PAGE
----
Walk through the doors of the Swiss Church and you will be met by a room with pillows scattered around on the floor and an investigative piece into the human psyche being displayed on the ceiling for your enjoyment. As I laid down and stared at Heavens, a video art piece created by artists Revital Cohen and Tuur van Balen, I felt strangely at peace. Watching a footage of carefully constructed images in a natural foetus position as I listened to the libretto resembling a manifesto of existentialist science in the background, I was left alone to gaze at a distant and large-scale observation of the interconnectedness of our very being.
Cohen and van Balen’s process of trying to make sense of human consciousness as the primal enigma of our survival resembled nothing similar to that of researching the said consciousness, however. “In the beginning was the word and the word was a virus.” Inspired by a scientific paper on the consciousness of the octopus which hypothesised that “the mass increase in biodiversity that occurred on Earth some 500 million years ago may have been due to extra-terrestrial DNA,” the artists decided to take this hypothesis as a suggestion of a similar investigation into the human psyche. The artistic piece leaves an octopus-shaped hole in the interpretation behind the original scientific paper and delves deep into the throes of existentialism. “The entire galaxy - perhaps the entire Universe - is one single connected biosphere.” The exhibition poses the question: “If everything is connected on an interplanetary scale, where do we go to escape?”
Taking a break from personal thoughts as they physically form tension on the space between my brows, and shattering the regularity of my understanding of life by choosing to be bombarded with such a question left me unable to gather my thoughts to thoroughly enjoy and understand the artwork that was being presented at first. As I was soothed from my long and speedy walk to the Swiss Church while looking up at bodies floating, swimming and dancing in water on the screen, I sensed just how detached I felt from not just my own body but the very concept of having a body as I observed these almost lifeless limbs move without rhythm and logic. Having been filmed in order to give the impression that you were looking up from the bottom of a clear tub, the lens reduced the bodies to represent only a mere vessel for the so-investigated consciousness, carrying a miniscule yet universally complex form of galaxy life within their borders. Preceded and followed by cosmic-looking splashes of light extended through minutes of footage and aided by narration in the background claiming “Consciousness is what we connect to, and our connection to it is imperfect which gives us the illusion of individuality,” the piece relays to the attendee an understanding of our cosmic connectedness not just to each other but to the galaxy as a whole which makes one feel lonelier than ever.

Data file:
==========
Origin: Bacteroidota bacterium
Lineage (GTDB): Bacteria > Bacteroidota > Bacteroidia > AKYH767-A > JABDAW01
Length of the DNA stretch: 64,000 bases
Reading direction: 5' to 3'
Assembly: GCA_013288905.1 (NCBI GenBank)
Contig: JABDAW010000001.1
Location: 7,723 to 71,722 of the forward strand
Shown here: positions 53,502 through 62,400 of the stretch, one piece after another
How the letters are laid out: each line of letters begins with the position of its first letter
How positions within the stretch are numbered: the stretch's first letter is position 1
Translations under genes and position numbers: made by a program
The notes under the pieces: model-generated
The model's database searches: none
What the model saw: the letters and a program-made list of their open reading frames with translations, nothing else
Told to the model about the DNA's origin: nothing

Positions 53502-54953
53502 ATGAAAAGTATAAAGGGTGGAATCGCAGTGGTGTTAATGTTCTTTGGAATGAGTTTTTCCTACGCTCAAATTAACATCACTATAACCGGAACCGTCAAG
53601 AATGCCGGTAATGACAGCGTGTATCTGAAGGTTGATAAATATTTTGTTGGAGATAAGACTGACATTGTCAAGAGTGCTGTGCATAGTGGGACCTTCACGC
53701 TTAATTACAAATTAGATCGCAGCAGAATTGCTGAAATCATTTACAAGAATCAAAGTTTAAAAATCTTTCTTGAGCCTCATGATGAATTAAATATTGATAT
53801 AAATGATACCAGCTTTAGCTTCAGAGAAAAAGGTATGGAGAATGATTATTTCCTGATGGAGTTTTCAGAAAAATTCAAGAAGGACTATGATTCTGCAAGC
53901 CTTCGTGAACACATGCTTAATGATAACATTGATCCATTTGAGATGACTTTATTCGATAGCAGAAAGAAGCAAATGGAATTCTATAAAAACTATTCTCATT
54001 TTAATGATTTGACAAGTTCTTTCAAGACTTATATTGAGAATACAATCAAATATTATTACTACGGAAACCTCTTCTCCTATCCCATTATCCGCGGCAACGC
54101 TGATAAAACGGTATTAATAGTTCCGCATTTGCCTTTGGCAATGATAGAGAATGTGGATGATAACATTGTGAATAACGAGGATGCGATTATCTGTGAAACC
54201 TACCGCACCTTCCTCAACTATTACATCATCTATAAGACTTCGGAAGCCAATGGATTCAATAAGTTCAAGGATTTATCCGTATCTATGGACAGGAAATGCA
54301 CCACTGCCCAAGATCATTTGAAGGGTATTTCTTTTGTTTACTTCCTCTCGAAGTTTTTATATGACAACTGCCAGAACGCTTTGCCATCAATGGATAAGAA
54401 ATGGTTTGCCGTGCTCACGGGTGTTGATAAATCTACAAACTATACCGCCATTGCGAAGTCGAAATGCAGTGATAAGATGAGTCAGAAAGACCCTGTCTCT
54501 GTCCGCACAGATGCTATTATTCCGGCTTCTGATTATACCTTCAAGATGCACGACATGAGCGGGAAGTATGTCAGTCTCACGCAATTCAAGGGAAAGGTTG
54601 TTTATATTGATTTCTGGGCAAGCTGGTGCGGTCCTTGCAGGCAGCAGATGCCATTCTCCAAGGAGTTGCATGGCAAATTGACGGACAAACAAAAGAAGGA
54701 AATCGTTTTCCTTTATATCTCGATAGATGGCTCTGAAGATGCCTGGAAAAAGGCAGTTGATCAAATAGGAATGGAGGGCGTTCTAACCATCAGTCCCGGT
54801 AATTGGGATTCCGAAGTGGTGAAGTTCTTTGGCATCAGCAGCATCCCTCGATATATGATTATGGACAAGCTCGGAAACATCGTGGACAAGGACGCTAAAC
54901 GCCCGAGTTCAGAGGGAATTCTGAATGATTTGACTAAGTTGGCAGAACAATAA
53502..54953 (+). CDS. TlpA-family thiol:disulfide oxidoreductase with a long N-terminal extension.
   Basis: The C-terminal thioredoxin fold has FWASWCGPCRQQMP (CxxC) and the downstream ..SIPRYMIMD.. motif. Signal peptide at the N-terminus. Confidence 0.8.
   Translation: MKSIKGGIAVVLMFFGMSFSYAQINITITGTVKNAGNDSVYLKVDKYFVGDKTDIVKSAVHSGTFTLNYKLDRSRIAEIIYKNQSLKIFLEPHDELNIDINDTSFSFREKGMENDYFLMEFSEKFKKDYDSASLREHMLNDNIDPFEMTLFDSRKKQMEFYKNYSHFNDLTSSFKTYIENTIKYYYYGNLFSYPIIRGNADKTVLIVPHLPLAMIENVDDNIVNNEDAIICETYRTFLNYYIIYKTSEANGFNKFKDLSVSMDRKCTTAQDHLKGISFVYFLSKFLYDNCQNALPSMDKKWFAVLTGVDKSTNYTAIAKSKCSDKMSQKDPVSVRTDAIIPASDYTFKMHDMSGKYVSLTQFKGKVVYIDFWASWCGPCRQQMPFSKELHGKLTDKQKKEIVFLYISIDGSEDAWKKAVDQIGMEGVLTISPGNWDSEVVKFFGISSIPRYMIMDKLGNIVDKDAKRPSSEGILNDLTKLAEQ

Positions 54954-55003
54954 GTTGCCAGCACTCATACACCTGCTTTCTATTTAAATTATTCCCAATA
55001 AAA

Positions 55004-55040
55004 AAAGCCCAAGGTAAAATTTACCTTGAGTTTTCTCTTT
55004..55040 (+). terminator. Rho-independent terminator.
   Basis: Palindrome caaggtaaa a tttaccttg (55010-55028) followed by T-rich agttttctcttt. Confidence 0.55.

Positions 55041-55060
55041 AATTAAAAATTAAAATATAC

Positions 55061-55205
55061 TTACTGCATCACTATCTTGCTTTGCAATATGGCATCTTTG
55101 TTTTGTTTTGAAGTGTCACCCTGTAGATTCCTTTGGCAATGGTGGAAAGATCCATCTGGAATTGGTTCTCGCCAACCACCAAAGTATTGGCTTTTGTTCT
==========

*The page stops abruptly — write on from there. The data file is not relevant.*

“Ego death” says Lucia Pietrouisti, curator for Heavens, “the dissolution of boundaries between self and non-self in collective dance.” As first heard in conversations regarding psychedelic drug use by many, Cohen and van Balen have successfully achieved creating the sensation of both irreparably detaching while also stitching together one’s person and everything else. The sensation of not feeling in your own brain yet feeling the edges of your physical being through the layers of your skin is introduced to you with a ritualistic manifestation of the question of interconnectedness as both the bearer and the result of consciousness, giving you the feeling that you’re looking at the past and the future as you gaze at the footage on the ceiling. The art piece displays the vastness and the intangibility of these connections through the unidentifiable images that are rushed through the video in order to instill a sense of travelling through the connecting lines between our being and the unknown. This takes us to a land far away from the aforementioned water scene, as the physical space being occupied by those floating bodies are almost ridiculed by the representation of our connections deemed so immense that the artists have forfeited the option to try and contain it to a scene or a frame. What good is it to make sense of your being if you’re connected to such an unknown source? As I let this display of the overbearing largeness of our being wash over me, I realised my sense of physical confinement melting away into the comfy pillows of the church and its boundaries being softened by my mere presence amongst other vessels of consciousness, those of me.